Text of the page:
The structure of the narrative, which makes it possible to flow, is simply to follow the fortunes of these siblings sequentially in turn through the main phases of their development. The person whose presence permeates the story is the matriarch – Mrs. Ahwoi, nee Maye Charlotte Hudson.
The book achieves the purpose of showing the “remarkable togetherness and the mutual support system that enabled the children of House No. D13, South Suntresu, Kumasi, to overcome the many hurdles along their individual paths in life as being due to their mother, Madam Maye Charlotte Hudson (Mrs. Ahwoi). Indeed, the matriarch herself is effectively the ninth subject of the biography of the eight children” as Honourable Kwame Preprah states in the Foreword.
Nana Kwasi Gyan Apenteng
Consultant in Communication, Media and Culture
Former Chairman, National Media Commission (NMC)
Former President, Ghana Association of Writers (GAW)
The name Dar es Salaam comes from the Arabic phrase meaning house of peace. A popular but erroneous translation is ‘haven of peace’ resulting from a mix-up of the Arabic words “dar” (house) and “bandar” (harbour). Named in 1867 by the Sultan of Zanzibar, the town has for a long time benefitted from a reputation of being a place of tranquility. The tropical drowsiness is a comfort to the socialist poverty and under-equipment that causes an unending anxiety to reign over the town. Today, for the Tanzanian, the town has become Bongoland, that is, a place where survival is a matter of cunning and intelligence (bongo means ‘brain’ in Kiswahili). Far from being an anecdote, this slide into toponomy records the mutations that affect the links that Tanzanians maintain with their principal city and the manner in which it represents them.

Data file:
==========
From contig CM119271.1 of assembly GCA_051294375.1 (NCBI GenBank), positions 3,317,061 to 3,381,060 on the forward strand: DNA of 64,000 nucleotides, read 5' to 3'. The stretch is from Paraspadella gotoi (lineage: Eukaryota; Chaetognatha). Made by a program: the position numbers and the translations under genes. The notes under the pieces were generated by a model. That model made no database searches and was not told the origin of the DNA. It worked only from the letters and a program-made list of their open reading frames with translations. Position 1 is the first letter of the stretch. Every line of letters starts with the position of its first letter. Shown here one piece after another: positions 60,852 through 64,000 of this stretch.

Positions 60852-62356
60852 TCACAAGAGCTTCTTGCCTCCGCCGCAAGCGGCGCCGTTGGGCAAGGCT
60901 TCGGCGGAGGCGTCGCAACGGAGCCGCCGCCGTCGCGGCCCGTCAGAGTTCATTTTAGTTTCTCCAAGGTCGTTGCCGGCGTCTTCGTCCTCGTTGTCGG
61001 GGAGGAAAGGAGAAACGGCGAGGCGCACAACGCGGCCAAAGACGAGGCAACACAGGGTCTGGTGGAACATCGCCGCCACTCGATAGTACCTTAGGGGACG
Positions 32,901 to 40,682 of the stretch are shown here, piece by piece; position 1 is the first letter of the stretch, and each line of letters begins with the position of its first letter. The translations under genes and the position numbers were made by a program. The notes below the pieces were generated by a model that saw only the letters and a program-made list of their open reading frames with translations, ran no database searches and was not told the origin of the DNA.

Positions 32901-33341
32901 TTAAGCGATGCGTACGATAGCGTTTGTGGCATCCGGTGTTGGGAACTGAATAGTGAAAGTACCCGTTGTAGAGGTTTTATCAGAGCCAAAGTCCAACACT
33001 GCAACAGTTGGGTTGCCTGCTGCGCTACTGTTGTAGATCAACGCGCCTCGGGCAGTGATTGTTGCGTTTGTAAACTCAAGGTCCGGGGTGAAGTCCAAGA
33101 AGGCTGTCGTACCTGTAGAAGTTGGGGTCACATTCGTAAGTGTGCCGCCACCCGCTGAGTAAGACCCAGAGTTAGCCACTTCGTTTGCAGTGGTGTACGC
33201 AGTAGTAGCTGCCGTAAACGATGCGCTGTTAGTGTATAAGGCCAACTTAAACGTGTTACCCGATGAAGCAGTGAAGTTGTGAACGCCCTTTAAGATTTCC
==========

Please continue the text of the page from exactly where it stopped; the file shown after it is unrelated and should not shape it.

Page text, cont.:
This book takes into account the changes by departing from the hypothesis that they reveal a process of territorialisation. What are the processes – envisaged as spatial investments – which, by producing exclusivity, demarcations and exclusions, fragment the urban space and its social fabric? Do the practices and discussions of the urban dwellers construct limited spaces, appropriated, identified and managed by communities (in other words, territories)? Dar es Salaam is often described as a diversified, relatively homogenous and integrating place. However, is it not more appropriate to describe it as fragmented?
As territorialisation can only occur through frequenting, management and localised investment, it is therefore through certain places – first shelter and residential area, then the school, daladala station, the fire hydrant and the quays – that the town is observed. This led to broach the question in the geographical sense of urban policy carried out since German colonisation to date. At the same time, the analysis of these developments allows for an evaluation of the role of the urban crisis and the responses it brings.
In sum, the aim of this approach is to measure the impact of the uniqueness of the place on the current changes. On one hand, this is linked to its long-term insertion in the Swahili civilisation, and on the other, to its colonisation by Germany and later Britain and finally, to the singularity of the post-colonial path. This latter is marked by an alternation of Ujamaa with Structural Adjustment Plans applied since 1987. How does this remarkable political culture take part in the emerging city today?
This book is a translation of De Dar es Salaam à Bongoland: Mutations urbaines en Tanzanie, published by Karthala, Paris in 2006.